KATHMANDU, July 3: BA.5 subvariant of the Omicron variant of COVID-19 has been detected in Nepal.
A lab test conducted at the Dhulikhel Hospital confirmed the BA.5 variant, according to the hospital.
Even if the hospital has confirmed the variant, the Ministry of Health and Population (MoHP) and Teku-based Sukraraj Tropical and Infectious Disease Hospital have maintained that they have not been informed yet.
“We have learnt that the BA.5 subvariant of the Omicron has been detected by Dhulikhel Hospital but have not been informed about it officially,” said a high level official at the MoHP.
What exactly are BA.4 and BA.5?
Ever since it first emerged, Covid has been mutating or shape-shifting. The new genetic versions that keep appearing are called variants.
There have been a few major variants already, such as alpha and delta, that have caused massive waves of infection.
The latest ones experts are concerned about – BA.4 and BA.5 – are very closely related to the Omicron variant behind last winter’s wave.
They were added to the World Health Organization’s monitoring list in March and have also been designated as variants of concern in Europe.
Where are they spreading?
They were spotted circulating in South Africa at the beginning of the year and now appear to be spreading much more quickly than other variants.
Most European countries now have them and they look set to overtake other types of Covid soon. That’s already happened in Portugal – BA.5 is now dominant there.
In the US, officials say they are seeing rising numbers of infections caused by the two new sub variants.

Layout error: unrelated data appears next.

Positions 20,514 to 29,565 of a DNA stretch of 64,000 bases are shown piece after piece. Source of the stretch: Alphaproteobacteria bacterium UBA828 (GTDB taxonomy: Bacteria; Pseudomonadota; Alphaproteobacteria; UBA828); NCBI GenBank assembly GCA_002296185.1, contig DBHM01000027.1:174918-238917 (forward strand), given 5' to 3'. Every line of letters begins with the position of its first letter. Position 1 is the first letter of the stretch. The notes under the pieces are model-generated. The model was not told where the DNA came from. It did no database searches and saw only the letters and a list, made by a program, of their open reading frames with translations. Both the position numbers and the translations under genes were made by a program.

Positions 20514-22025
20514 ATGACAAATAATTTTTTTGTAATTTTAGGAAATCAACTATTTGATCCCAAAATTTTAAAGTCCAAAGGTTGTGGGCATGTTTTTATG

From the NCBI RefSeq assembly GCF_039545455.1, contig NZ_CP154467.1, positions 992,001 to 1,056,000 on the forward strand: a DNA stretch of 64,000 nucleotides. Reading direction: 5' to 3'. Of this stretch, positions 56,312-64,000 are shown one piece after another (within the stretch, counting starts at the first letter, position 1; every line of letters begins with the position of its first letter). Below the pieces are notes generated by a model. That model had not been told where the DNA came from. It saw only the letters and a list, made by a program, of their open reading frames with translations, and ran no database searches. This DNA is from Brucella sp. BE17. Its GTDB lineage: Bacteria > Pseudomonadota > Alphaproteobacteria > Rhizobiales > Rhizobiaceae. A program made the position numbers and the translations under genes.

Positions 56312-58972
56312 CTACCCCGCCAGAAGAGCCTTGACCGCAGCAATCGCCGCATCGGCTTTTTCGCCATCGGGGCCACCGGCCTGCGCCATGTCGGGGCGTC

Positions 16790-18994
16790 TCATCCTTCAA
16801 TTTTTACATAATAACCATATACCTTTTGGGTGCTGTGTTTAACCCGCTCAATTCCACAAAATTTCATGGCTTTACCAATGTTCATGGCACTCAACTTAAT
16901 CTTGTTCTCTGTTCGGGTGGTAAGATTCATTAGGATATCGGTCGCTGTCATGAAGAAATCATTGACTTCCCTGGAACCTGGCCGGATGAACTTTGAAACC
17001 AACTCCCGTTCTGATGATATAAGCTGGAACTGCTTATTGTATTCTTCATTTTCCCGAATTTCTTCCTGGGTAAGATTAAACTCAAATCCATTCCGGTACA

Covid infections in the UK are also increasing, driven by BA.4 and BA.5.
Australia has reported cases too.
Will they be harmful?
Experts are unsure how hard countries will be hit.
BA.4 and BA.5 Omicron are not thought to be any more lethal than other types of Covid.
Lots of people have built up some immunity from past infections and vaccination, which is helping to make the disease less risky overall.
But the new sub variants do appear to be spreading more easily.
This is partly because immunity may be waning, but also because of the mutations the virus has undergone.
Many countries have also lifted their Covid restrictions, meaning people are mixing more, which gives the virus more chances to spread.
BA.4 and BA.5 appear to be able to infect people even if they’ve recently had other types of Omicron.
A wave of new infections could lead to more hospitalisations and some more deaths.
Why do variants occur?
Viruses make carbon copies of themselves to reproduce, but they aren’t perfect at it. Errors creep in that change the genetic blueprint, resulting in a new version of the virus.
If this gives the virus a survival advantage, the new version will thrive.
The more chances a coronavirus has to make copies of itself in us – the host – the more opportunities there are for mutations to occur.